Emerging treatment options for the management of Hodgkin's lymphoma: clinical utility of Nivolumab
David A Bond, Lapo Alinari
Department of Internal Medicine, Division of Hematology, Arthur G James Comprehensive Cancer Center, The Ohio State University Wexner Medical Center, Columbus, OH, USA
Abstract: Classical Hodgkin’s lymphoma (cHL) is a B-cell malignancy comprised of pathologic Reed Sternberg cells with a surrounding immune-tolerant inflammatory milieu. RS cells evade immune recognition in part through programmed death ligand 1 (PD-L1) overexpression, which is genetically programmed through copy number alterations, polysomy, and amplification of the 9p24.1 locus encoding PD-L1. By engaging with PD-1+ T-cells, PD-L1 delivers a potent immune suppressive signal promoting immunologic escape of the tumor cell. Enhancing antitumor immune response by targeting PD-1 with the monoclonal antibody nivolumab has proved to be effective in multiple solid tumors, but the highest response rates to date have been reported in patients with cHL, with over 65% of treated patients achieving an objective clinical response. In this review, we will summarize the published evidence regarding the activity of nivolumab in cHL as well as its current place in therapy. We will review the pharmacology, mechanism of action, and side effects of nivolumab as well as the emerging data indicating possible increased risk of graft versus host disease in patients treated with PD-1 inhibitors either pre- or post-allogeneic stem cell transplant. Given the remarkable single-agent activity and safety profile of PD-1 inhibitors in heavily pretreated patients with cHL, the possibility of employing nivolumab in combination with other active agents and earlier in therapy is a promising area of active investigation, and we will briefly summarize current clinical trials.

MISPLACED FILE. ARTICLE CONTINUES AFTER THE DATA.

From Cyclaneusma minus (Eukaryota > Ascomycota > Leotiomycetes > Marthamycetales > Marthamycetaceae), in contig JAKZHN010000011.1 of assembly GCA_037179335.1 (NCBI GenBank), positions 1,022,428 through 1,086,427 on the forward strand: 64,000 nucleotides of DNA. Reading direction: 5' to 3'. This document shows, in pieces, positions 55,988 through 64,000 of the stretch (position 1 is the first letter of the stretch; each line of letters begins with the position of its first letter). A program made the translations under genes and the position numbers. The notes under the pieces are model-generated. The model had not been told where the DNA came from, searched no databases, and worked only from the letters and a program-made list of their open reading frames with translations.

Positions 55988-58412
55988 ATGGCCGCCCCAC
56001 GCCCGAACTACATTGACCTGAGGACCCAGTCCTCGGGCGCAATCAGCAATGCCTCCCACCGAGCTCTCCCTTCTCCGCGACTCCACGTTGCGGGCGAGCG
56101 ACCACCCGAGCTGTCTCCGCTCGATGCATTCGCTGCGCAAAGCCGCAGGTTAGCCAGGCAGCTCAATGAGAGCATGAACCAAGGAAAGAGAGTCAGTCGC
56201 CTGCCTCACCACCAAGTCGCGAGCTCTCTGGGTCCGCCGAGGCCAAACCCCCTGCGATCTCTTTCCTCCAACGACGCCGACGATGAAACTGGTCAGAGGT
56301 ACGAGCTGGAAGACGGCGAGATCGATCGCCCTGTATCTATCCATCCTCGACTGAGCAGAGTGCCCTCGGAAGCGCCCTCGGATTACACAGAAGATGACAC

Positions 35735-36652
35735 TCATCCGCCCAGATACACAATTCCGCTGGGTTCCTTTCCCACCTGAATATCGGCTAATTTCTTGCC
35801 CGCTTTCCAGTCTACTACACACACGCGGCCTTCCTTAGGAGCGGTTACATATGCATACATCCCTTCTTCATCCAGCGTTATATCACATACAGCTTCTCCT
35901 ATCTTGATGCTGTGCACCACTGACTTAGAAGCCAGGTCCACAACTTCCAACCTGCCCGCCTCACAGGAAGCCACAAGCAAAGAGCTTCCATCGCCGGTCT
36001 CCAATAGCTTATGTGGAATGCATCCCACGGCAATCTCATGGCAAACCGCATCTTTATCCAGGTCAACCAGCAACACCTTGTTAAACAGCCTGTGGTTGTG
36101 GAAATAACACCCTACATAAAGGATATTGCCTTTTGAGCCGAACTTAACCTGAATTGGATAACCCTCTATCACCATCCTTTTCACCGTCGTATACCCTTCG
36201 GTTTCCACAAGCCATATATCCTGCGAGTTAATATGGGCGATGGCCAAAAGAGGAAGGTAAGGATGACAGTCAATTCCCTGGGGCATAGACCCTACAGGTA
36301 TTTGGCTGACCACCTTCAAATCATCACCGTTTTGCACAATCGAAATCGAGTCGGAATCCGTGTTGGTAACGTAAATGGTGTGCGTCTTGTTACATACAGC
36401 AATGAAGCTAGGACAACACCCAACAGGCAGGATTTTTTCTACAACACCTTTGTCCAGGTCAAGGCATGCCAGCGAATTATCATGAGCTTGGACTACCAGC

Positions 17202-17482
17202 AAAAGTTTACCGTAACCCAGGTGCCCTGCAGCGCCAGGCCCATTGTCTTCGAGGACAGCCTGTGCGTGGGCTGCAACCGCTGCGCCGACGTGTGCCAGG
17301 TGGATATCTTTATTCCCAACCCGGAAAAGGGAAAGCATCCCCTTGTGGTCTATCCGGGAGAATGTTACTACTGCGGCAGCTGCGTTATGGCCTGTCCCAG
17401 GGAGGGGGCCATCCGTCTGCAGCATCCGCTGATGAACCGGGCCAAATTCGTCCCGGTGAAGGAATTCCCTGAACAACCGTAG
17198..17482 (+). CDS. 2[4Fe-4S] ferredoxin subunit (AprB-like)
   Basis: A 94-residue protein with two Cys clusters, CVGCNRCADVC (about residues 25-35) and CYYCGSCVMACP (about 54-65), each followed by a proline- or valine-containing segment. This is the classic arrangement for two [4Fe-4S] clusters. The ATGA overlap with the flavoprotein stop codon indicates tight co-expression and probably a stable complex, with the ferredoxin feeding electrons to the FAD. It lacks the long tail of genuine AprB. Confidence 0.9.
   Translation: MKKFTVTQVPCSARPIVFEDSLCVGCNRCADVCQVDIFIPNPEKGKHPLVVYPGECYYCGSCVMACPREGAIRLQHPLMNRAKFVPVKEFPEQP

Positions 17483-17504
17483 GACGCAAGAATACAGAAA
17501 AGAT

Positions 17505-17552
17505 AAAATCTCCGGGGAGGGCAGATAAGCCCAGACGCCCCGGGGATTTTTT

Keywords: nivolumab, Hodgkin’s lymphoma, pembrolizumab, checkpoint inhibitor therapy
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